Book Image

Serverless Architectures with Kubernetes

By : Onur Yılmaz, Sathsara Sarathchandra
Book Image

Serverless Architectures with Kubernetes

By: Onur Yılmaz, Sathsara Sarathchandra

Overview of this book

Kubernetes has established itself as the standard platform for container management, orchestration, and deployment. By learning Kubernetes, you’ll be able to design your own serverless architecture by implementing the function-as-a-service (FaaS) model. After an accelerated, hands-on overview of the serverless architecture and various Kubernetes concepts, you’ll cover a wide range of real-world development challenges faced by real-world developers, and explore various techniques to overcome them. You’ll learn how to create production-ready Kubernetes clusters and run serverless applications on them. You'll see how Kubernetes platforms and serverless frameworks such as Kubeless, Apache OpenWhisk and OpenFaaS provide the tooling to help you develop serverless applications on Kubernetes. You'll also learn ways to select the appropriate framework for your upcoming project. By the end of this book, you’ll have the skills and confidence to design your own serverless applications using the power and flexibility of Kubernetes.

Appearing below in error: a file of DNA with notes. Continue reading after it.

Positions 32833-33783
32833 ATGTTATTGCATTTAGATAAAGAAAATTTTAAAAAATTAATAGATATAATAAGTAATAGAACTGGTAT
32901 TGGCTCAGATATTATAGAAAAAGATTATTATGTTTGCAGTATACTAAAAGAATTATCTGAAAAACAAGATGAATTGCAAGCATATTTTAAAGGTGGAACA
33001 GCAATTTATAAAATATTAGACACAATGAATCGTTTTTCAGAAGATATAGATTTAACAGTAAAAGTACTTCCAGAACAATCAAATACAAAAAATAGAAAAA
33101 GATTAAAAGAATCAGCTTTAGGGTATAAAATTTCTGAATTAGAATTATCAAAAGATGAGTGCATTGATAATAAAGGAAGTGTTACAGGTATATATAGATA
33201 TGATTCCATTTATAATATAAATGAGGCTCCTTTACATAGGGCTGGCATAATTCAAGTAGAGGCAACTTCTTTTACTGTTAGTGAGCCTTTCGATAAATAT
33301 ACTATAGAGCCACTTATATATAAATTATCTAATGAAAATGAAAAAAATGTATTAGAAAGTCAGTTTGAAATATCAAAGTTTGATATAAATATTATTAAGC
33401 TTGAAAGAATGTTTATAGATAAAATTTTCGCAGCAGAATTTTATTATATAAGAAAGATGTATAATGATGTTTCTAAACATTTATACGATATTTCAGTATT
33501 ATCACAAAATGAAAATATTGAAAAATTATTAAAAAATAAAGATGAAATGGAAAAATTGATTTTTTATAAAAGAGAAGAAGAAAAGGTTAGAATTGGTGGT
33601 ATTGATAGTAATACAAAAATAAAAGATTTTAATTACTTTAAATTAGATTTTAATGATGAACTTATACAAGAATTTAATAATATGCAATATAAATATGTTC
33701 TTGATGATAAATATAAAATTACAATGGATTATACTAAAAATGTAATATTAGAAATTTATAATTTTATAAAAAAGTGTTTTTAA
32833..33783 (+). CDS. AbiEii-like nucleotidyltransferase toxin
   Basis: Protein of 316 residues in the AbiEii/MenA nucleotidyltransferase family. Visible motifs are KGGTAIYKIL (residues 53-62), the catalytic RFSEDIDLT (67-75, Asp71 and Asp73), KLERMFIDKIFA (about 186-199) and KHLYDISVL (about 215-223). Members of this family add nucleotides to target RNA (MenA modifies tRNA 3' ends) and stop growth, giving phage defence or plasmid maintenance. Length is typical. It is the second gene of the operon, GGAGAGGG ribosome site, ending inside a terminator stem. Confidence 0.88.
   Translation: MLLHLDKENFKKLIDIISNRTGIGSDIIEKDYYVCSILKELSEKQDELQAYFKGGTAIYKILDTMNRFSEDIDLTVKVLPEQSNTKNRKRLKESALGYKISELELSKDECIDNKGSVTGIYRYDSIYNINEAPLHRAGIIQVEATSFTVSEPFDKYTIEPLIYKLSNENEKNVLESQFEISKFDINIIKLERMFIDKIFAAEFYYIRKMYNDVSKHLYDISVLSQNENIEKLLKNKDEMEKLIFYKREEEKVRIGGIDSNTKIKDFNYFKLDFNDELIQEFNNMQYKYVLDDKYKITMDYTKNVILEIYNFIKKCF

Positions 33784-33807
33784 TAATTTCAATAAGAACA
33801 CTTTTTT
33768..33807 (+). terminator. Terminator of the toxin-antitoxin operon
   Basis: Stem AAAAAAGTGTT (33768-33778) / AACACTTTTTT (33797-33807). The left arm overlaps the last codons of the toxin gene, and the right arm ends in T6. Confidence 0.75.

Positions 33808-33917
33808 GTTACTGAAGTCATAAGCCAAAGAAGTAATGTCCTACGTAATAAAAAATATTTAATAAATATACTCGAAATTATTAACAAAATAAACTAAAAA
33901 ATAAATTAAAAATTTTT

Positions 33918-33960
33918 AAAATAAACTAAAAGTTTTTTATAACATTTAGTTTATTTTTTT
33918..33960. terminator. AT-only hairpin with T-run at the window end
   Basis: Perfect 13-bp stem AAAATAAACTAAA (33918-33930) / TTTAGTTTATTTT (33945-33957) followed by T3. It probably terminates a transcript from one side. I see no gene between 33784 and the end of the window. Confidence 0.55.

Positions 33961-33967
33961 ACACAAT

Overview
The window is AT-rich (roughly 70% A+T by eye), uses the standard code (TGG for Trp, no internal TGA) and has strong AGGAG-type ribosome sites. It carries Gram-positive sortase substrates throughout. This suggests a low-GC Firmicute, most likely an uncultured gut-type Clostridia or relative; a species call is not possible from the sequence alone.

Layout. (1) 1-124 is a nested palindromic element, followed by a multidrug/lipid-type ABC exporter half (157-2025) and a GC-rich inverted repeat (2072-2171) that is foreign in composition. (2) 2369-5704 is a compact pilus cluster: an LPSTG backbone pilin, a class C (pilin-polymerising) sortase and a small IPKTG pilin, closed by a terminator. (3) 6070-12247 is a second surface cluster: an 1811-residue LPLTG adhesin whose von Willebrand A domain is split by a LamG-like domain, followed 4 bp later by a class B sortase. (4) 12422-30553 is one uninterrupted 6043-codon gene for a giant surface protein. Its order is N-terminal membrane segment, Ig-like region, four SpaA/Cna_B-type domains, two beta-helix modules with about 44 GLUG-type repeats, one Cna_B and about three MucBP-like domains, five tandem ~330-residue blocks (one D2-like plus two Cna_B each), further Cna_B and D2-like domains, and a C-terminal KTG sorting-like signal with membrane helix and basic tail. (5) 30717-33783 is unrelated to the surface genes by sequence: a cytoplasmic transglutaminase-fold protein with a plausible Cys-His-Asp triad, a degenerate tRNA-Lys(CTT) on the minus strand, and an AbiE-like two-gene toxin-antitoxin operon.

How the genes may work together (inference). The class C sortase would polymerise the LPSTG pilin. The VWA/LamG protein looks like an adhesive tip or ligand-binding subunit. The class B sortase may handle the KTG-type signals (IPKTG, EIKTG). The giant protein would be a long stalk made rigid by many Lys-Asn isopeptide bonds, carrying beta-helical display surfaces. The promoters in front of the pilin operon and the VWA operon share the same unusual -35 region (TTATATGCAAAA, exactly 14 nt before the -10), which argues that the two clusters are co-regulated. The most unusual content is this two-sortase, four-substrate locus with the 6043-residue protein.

Table of Contents (11 chapters)
2. Introduction to Serverless in the Cloud


Let's imagine that you are developing a complex application with many functions in one cloud provider. It may not be feasible to move to another cloud provider, even if the new one is cheaper, faster, or more secure. This situation of vendor dependency is known as vendor lock-in in the industry, and it is a very critical decision factor in the long run. Fortunately, serverless frameworks are a simple and efficient solution to vendor lock-in.

In the previous chapter, all three major cloud providers and their serverless products were discussed. These products were compared based on their programming language support, trigger capabilities, and cost structure. However, there is still one unseen critical difference between all three products: operations. Creating functions, deploying them to cloud providers, and their management are all different for each cloud provider. In other words, you cannot use the same function in AWS Lambda, Google Cloud Functions, and Azure...